St Ives paintings
During the 1950s, a group of painters gathered around the Cornish harbour town of St Ives, among which were some of the leading modern artists of their time. They represented Britain's contribution to an international search for an art that respected modernism's abstract values and was suited to the postwar, post-Holocaust world. Alan Davie, Terry Frost, Patrick Heron, Roger Hilton, Peter Lanyon, William Scott and Bryan Wynter explored the sensitive zone between representation and abstraction: testing the expressive potential of the material of paint itself, and of the mark and gesture, while retaining semblances of subject matter, external references or imagery. Similar explorations and experiments were being conducted elsewhere by a host of artists including Jackson Pollock and Mark Rothko in the US, Jean Dubuffet in France and Alberto Burri in Italy. This important British contribution has largely been written out of the histories. Even in Britain it has too often been considered in parochial terms.
Accounts of the artists of St Ives not only tend to focus on their use of landscape and nature as a source, but to present it as a kind of unwitting inevitability due to their location. A new exhibition, however, sets out to view the art of St Ives from the other end of the telescope; to position it not in relation to where it was made but to what was made, how it was made and to its relationship with art made elsewhere in the same era.
The repeated association of the "art of St Ives" with the town itself was most famously seen in the Tate gallery's great 1985 survey. The exhibition's catalogue included a personal memoir by the architect David Lewis, a member of the St Ives artistic community, which begins and ends with landscape: "So the landscape was the common factor for all of us, a presence of perpetual power which in its transitoriness reminds us of our own … any pathway we followed, over moors, or down the shafts of mines, or along the corridors of gales, led only to oneself."William Scott’s The Harbour, 1952. Courtesy of Tate St Ives
While Lewis highlighted the ways in which artists found in landscape a symbol for that which they wished to express in their work, the rest of the catalogue emphasised local events rather than offering a broader perspective or context. Such localism has been a dominant and debilitating aspect of accounts of the art of St Ives from the 1950s to the present. The first book dedicated to the subject was Denys Val Baker's (1959). Its cover sports a photograph of Peter Lanyon looking across the harbour with a palette and brushes in his hand as if poised to paint the picturesque scene, even though he was by then a successful abstract painter. The book's blurb typifies most writing on St Ives art: "This is not a book of art criticism. It is a book about St Ives and the surrounding districts of West Cornwall and the art colony that has developed there."
In contrast, the leading art historian and critic Charles Harrison proposed that one should not assume that the place of St Ives necessarily played a determining role in the art that was made there. Artistic developments, he suggested, might equally have been determined by external factors that could help explain the visual parallels between work such as Lanyon's Thermal and that of artists such as Willem de Kooning. The new exhibition takes up Harrison's call for a non-localised appraisal of St Ives. It presents the works of the major St Ives artists in conjunction with those by contemporaries who engaged with common technical and ethical issues. Harrison argued that the key technical issue for the artists was the reformulation of painting and pictorial space in the wake of cubism. Others might explain it in terms of the crisis of modern art following the rise of fascism and the erosion of the optimism of prewar movements. As the critic Lawrence Alloway wrote, the postwar generation of artists "could neither start again, nor stay as it was, as if nothing had happened"; it was a generation "torn by conflicts of prewar formality and postwar directness".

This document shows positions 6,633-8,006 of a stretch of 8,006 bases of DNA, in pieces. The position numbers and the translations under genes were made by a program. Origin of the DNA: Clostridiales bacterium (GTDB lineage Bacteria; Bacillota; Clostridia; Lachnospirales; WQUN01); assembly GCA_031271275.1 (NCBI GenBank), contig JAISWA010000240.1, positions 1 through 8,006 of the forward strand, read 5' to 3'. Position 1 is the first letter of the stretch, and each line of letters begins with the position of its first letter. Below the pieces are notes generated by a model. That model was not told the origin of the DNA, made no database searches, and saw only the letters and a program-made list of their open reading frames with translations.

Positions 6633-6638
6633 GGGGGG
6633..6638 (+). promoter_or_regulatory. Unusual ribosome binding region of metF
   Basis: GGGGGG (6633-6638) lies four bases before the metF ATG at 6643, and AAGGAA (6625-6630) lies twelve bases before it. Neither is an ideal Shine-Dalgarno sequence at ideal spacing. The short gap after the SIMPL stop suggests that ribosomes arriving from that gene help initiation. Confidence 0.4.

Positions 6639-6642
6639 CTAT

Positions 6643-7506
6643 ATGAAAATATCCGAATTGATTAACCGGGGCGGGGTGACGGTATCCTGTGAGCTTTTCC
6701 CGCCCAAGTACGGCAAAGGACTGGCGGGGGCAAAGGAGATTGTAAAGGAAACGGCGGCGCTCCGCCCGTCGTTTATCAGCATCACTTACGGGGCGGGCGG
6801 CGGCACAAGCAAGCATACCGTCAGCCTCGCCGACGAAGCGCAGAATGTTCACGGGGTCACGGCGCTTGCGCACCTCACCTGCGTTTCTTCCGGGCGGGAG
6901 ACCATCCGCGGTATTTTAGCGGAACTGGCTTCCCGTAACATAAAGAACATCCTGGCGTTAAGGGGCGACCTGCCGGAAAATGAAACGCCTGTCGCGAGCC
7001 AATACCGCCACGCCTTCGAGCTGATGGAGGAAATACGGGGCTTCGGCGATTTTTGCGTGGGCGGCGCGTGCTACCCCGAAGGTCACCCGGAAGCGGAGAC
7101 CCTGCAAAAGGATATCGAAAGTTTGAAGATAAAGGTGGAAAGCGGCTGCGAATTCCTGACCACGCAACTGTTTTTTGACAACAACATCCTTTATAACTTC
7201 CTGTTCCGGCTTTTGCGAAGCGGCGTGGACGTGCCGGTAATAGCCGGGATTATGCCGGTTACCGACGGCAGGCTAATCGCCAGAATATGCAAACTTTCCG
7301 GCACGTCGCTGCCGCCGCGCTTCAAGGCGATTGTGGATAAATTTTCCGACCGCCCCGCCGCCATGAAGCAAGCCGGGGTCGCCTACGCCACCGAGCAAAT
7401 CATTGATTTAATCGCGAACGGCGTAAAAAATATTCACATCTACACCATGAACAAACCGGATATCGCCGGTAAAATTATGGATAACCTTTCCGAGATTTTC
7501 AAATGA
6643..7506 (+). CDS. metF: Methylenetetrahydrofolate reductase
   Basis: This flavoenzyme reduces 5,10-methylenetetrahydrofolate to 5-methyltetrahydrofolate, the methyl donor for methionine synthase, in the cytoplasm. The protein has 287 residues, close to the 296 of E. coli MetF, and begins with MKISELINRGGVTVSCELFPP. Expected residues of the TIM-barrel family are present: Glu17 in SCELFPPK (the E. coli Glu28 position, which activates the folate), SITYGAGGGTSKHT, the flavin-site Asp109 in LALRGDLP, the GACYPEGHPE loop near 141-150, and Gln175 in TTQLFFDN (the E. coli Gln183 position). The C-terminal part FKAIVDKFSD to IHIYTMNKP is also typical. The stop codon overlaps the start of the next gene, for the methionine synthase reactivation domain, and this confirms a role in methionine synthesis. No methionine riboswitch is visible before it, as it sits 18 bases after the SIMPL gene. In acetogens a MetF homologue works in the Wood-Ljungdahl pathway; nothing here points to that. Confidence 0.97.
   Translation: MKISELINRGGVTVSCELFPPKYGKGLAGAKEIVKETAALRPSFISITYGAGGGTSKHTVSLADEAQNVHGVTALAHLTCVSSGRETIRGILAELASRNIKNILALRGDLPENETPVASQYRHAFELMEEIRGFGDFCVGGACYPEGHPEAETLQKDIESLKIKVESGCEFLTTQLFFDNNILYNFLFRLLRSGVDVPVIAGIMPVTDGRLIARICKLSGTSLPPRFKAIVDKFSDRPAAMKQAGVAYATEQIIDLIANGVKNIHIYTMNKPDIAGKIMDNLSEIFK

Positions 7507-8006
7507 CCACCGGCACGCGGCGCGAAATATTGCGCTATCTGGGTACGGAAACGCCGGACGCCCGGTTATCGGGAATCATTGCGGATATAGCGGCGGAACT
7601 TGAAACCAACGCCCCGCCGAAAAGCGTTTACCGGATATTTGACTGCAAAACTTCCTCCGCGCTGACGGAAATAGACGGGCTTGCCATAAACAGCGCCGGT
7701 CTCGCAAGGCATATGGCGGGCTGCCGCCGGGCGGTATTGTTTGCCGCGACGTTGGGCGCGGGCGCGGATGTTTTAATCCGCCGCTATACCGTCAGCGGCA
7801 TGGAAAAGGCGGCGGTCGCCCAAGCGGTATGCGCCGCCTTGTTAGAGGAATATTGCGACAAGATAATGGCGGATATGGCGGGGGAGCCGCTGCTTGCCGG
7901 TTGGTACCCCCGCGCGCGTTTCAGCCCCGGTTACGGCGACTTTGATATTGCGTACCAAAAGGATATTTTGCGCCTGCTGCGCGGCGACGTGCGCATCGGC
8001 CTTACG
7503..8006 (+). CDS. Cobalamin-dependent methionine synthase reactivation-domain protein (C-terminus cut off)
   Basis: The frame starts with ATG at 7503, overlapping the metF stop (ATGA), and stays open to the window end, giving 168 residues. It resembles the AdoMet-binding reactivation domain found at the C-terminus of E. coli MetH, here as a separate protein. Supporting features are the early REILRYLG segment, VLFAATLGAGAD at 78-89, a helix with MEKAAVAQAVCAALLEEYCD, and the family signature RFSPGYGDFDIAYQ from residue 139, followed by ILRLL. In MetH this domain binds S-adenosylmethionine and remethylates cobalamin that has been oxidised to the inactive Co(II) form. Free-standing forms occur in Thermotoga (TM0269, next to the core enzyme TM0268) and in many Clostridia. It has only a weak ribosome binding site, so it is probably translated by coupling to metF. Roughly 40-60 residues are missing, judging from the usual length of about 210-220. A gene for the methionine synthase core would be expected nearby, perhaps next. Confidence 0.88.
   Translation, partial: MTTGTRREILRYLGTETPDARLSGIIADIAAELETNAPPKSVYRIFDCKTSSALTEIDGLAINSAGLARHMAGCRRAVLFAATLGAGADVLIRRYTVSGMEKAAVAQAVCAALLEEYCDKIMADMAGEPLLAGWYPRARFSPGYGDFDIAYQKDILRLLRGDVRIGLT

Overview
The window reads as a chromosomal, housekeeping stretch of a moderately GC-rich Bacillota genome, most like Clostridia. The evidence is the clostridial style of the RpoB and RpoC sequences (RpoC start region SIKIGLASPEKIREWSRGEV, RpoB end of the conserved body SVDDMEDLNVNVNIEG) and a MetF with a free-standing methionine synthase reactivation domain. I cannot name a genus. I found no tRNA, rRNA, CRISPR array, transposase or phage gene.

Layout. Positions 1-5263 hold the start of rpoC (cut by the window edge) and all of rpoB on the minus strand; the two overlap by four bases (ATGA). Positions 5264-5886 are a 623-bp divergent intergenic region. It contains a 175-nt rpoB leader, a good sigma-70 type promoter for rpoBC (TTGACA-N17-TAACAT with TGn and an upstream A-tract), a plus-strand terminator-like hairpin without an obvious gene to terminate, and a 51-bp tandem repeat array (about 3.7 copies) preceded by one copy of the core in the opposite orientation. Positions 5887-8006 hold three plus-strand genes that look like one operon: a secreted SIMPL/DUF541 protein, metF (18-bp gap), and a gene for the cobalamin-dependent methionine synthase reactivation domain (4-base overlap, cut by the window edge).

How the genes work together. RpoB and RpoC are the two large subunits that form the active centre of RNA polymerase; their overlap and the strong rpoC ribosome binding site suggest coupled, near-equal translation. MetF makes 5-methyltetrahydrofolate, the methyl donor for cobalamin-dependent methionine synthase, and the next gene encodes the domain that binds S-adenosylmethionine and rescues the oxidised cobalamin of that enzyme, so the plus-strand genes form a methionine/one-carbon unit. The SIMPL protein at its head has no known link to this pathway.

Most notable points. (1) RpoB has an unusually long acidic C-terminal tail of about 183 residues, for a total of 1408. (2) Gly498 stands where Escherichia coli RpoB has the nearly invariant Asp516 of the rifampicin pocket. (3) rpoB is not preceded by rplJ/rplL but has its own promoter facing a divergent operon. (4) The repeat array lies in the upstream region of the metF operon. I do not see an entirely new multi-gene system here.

For Harrison, St Ives had provided a safe haven where the values of international modernism might be protected: "Under the cultural conditions that prevailed not simply in England but in Europe during the war and its aftermath – conditions characterised by themes of patriotism, nationalism, xenophobia, insularity and by that peculiar fascinated angst which was expressed in Graham Sutherland's work and then in Francis Bacon's – an unadulterated modernist culture could only continue in rustication."
In that way, the critic set the art of St Ives apart from the neoromanticism of Henry Moore and Sutherland that had become the dominant form of modern art in 1940s Britain, and aligned it with the high modernism of Theo van Doesburg and Piet Mondrian. Certainly, a defining characteristic of postwar St Ives art is that it had a direct link to the utopian ideals of the international modern movement of the 1930s. The whole St Ives phenomenon had been started by the migration there, at the beginning of the war, of Hepworth, Ben Nicholson and Naum Gabo. Gabo's sculpture Spiral Theme influenced a number of painters and the presence of these veterans of the prewar international modern movement shaped the thinking of the artists of 1950s St Ives. With them came the culture of Circle, the 1937 publication that surveyed the international constructivist movement in painting, sculpture and architecture, from the suprematism of Kazimir Malevich in pre-revolutionary Russia to its own moment when, in the age of fascism, London became briefly the capital of abstract art.Peter Lanyon’s Thermal, 1960. Courtesy of Tate St Ives
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